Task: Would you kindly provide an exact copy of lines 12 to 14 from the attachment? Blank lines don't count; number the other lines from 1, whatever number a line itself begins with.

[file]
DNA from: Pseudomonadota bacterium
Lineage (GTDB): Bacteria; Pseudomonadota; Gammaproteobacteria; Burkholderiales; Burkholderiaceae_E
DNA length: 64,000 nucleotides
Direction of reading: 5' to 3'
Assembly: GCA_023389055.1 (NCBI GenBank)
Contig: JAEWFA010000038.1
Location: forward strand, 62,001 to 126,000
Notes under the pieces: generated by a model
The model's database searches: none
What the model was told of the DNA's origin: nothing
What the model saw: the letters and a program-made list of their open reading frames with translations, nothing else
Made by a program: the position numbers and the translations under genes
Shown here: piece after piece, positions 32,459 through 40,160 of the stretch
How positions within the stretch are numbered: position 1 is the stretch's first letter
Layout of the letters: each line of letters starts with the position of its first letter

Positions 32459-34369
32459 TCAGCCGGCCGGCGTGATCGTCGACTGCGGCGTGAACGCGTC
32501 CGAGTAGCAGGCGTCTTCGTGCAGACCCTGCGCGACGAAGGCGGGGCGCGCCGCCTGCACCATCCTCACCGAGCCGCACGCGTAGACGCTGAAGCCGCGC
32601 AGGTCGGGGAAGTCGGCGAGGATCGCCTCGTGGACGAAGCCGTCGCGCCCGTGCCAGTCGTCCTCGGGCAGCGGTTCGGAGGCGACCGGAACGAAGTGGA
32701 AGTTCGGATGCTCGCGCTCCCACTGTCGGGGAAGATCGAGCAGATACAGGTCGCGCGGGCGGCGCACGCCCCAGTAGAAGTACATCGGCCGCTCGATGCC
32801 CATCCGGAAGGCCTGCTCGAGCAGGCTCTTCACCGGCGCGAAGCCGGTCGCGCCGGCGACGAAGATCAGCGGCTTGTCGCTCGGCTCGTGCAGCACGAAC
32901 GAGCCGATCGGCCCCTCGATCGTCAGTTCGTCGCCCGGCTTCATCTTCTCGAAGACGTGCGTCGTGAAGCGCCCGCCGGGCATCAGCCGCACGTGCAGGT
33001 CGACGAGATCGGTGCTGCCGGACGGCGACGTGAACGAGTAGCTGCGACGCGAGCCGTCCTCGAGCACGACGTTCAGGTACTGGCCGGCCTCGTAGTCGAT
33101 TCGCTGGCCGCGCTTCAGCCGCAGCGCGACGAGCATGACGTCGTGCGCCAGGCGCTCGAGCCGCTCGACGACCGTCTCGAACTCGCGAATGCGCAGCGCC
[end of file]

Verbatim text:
Made by a program: the position numbers and the translations under genes
Shown here: piece after piece, positions 32,459 through 40,160 of the stretch
How positions within the stretch are numbered: position 1 is the stretch's first letter